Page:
NATO ministers to mull Afghan strategy

NATO ministers will discuss strategy for the military withdrawal from Afghanistan at a meeting in Brussels on Wednesday, even as violence inside the country mounts and more allies prepare to head for the exits.

The two-day gathering of defense and foreign ministers is intended to pave the way for a conference of NATO leaders in Chicago on May 20-21. Ministers also will tackle the thorny topic of funding the Afghan army and police after NATO's planned withdrawal at the end of 2014 — one of the top items on the summit agenda.

"We're at a pivotal point for the alliance as we build on the gains that have been made in Afghanistan and try to chart the course for the future in that area," U.S. Defense Secretary Leon Panetta said on Monday in Washington.

Other items for discussion include plans for a missile defense system in Europe, and for improving the pooling and sharing of equipment among the European members as military budgets across the continent are being pared down.

"This involves a fundamental rethink of how we design, deploy and use our capabilities in the future," said a senior NATO official who could not be named in line with standing rules. "In that sense, we see Chicago as a stepping stone for the future.

The United States hopes to finalize an agreement with Afghanistan outlining the alliance's future role in the country before the summit occurs. U.S. Secretary of State Hillary Clinton has said that 2013 should be a milestone for NATO, when it transitions from a combat role to a supportive role, only participating in combat when absolutely necessary to back up its Afghan allies.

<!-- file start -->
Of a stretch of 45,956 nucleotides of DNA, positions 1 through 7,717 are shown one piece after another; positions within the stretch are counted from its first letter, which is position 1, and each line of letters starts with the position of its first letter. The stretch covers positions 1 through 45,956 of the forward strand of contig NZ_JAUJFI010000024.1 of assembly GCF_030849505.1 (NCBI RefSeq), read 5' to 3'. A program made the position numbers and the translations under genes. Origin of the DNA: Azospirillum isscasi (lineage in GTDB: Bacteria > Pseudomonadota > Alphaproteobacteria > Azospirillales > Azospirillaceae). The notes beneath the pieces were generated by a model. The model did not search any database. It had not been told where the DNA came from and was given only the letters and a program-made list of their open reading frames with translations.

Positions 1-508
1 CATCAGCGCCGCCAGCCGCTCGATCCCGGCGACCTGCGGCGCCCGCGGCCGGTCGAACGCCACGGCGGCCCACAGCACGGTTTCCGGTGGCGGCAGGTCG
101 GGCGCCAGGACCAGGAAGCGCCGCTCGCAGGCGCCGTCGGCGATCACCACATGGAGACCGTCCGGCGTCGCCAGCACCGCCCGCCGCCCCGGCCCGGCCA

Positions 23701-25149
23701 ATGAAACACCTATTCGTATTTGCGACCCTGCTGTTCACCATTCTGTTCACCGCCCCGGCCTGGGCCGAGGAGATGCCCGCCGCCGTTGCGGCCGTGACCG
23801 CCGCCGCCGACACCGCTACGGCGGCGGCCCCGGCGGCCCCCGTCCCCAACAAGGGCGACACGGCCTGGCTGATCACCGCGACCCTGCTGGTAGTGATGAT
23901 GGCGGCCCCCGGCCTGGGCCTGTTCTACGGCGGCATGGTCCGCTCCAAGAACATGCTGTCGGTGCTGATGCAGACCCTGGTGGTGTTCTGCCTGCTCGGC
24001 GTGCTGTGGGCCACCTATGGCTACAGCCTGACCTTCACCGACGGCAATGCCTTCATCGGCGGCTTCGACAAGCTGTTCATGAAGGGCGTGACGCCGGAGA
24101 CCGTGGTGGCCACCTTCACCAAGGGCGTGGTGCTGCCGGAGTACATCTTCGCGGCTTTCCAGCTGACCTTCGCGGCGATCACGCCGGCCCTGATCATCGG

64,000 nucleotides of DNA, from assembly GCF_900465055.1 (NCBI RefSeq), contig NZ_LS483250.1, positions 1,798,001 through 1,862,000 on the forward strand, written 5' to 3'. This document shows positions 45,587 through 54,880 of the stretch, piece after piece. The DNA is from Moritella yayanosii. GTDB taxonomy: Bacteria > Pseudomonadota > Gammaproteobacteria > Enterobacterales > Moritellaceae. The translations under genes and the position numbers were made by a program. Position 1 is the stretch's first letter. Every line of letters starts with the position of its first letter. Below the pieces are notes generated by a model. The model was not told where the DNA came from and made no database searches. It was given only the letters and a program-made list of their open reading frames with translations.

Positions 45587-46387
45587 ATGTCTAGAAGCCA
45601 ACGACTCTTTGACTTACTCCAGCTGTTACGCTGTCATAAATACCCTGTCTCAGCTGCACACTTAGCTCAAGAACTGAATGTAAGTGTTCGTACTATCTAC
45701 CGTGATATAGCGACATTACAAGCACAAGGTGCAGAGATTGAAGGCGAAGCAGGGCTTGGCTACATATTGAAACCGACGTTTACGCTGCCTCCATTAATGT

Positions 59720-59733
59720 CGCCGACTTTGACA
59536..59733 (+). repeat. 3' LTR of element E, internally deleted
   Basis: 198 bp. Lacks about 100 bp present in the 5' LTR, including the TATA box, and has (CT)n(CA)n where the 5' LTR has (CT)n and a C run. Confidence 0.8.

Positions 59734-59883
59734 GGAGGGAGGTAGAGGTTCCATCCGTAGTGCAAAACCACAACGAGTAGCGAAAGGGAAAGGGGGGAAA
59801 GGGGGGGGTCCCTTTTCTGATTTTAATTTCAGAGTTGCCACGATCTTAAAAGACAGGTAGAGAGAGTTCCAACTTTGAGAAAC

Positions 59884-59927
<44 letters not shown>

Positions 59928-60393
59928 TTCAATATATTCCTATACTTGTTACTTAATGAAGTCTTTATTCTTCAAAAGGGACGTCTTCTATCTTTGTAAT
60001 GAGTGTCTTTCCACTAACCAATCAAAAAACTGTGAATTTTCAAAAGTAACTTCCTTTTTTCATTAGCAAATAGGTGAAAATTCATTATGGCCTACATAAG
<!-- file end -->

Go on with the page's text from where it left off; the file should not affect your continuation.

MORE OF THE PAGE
"2011 was, I think, a clear turning point," Panetta told reporters. "We did seriously weaken the Taliban."

The Afghan army and police are being expanded rapidly, and are expected to grow to 352,000 by the middle of this year. They face about 25,000 Taliban and other insurgents.

Coalition forces, whose numbers reached a peak of over 140,000 troops last year, have already started a draw down. The U.S., which had about 100,000 service members in Afghanistan, has begun a withdrawal which will eliminate about a third of them by September.

Other major contributors to the coalition — including Canada, the Netherlands and France — have already pulled their forces out of combat or accelerated their withdrawals.

And in a surprise announcement Tuesday, Australian Prime Minister Julia Gillard said her government expects to pull most of its troops out of Afghanistan by the end of 2013 — nearly a year earlier than the original target.

Nearly 3,000 NATO troops have perished in the conflict, about two-thirds of them Americans.

Opinion polls in NATO nations show the popularity of the commitment has plummeted amid the rising the death toll. In the U.S., six out of 10 of those surveyed saw the war as not worth its costs, according to a Washington Post-ABC News poll released last month. Opposition to the war is bipartisan, the poll showed.

The emphasis on the buildup of Afghan forces and the withdrawal of foreign troops comes despite the alliance's failure to finally defeat the insurgency after 10 years of war.

On Sunday, a small band of guerrillas mounted a brazen strike on embassies, government buildings and NATO bases in Kabul's heavily guarded central district. The violence showed the Taliban and their allies are far from beaten and underscored the security challenge facing the fledgling government forces as U.S. and NATO troops pull out.


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